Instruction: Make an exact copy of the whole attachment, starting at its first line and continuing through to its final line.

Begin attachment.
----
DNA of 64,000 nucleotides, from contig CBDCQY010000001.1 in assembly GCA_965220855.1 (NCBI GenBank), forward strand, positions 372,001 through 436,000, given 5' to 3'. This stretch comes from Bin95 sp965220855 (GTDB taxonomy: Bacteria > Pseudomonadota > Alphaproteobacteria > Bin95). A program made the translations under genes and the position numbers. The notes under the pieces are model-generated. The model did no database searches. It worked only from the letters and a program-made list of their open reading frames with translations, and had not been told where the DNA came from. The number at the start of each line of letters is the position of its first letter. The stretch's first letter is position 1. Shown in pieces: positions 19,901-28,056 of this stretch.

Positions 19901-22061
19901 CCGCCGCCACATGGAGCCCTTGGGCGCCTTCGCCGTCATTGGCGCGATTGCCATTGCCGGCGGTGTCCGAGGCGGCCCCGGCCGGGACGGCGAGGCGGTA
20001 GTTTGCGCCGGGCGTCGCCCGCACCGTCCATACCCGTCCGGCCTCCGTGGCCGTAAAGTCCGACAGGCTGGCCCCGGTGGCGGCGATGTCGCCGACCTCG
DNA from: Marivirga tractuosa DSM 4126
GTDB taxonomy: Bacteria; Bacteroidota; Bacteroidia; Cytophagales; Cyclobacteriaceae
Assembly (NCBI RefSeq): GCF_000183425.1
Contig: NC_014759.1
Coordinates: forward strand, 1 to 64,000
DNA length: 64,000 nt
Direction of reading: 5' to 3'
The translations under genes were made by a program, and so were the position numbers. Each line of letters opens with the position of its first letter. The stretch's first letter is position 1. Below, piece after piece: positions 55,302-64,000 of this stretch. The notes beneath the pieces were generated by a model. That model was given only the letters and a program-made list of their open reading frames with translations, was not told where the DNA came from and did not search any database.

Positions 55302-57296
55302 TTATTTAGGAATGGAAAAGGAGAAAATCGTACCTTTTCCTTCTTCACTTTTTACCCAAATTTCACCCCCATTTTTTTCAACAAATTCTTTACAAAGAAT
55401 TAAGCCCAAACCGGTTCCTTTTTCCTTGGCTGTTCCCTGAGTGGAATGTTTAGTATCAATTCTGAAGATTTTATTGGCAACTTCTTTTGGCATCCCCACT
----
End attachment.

DNA of 64,000 nucleotides, from contig CBDCQY010000001.1 in assembly GCA_965220855.1 (NCBI GenBank), forward strand, positions 372,001 through 436,000, given 5' to 3'. This stretch comes from Bin95 sp965220855 (GTDB taxonomy: Bacteria > Pseudomonadota > Alphaproteobacteria > Bin95). A program made the translations under genes and the position numbers. The notes under the pieces are model-generated. The model did no database searches. It worked only from the letters and a program-made list of their open reading frames with translations, and had not been told where the DNA came from. The number at the start of each line of letters is the position of its first letter. The stretch's first letter is position 1. Shown in pieces: positions 19,901-28,056 of this stretch.

Positions 19901-22061
19901 CCGCCGCCACATGGAGCCCTTGGGCGCCTTCGCCGTCATTGGCGCGATTGCCATTGCCGGCGGTGTCCGAGGCGGCCCCGGCCGGGACGGCGAGGCGGTA
20001 GTTTGCGCCGGGCGTCGCCCGCACCGTCCATACCCGTCCGGCCTCCGTGGCCGTAAAGTCCGACAGGCTGGCCCCGGTGGCGGCGATGTCGCCGACCTCG
DNA from: Marivirga tractuosa DSM 4126
GTDB taxonomy: Bacteria; Bacteroidota; Bacteroidia; Cytophagales; Cyclobacteriaceae
Assembly (NCBI RefSeq): GCF_000183425.1
Contig: NC_014759.1
Coordinates: forward strand, 1 to 64,000
DNA length: 64,000 nt
Direction of reading: 5' to 3'
The translations under genes were made by a program, and so were the position numbers. Each line of letters opens with the position of its first letter. The stretch's first letter is position 1. Below, piece after piece: positions 55,302-64,000 of this stretch. The notes beneath the pieces were generated by a model. That model was given only the letters and a program-made list of their open reading frames with translations, was not told where the DNA came from and did not search any database.

Positions 55302-57296
55302 TTATTTAGGAATGGAAAAGGAGAAAATCGTACCTTTTCCTTCTTCACTTTTTACCCAAATTTCACCCCCATTTTTTTCAACAAATTCTTTACAAAGAAT
55401 TAAGCCCAAACCGGTTCCTTTTTCCTTGGCTGTTCCCTGAGTGGAATGTTTAGTATCAATTCTGAAGATTTTATTGGCAACTTCTTTTGGCATCCCCACT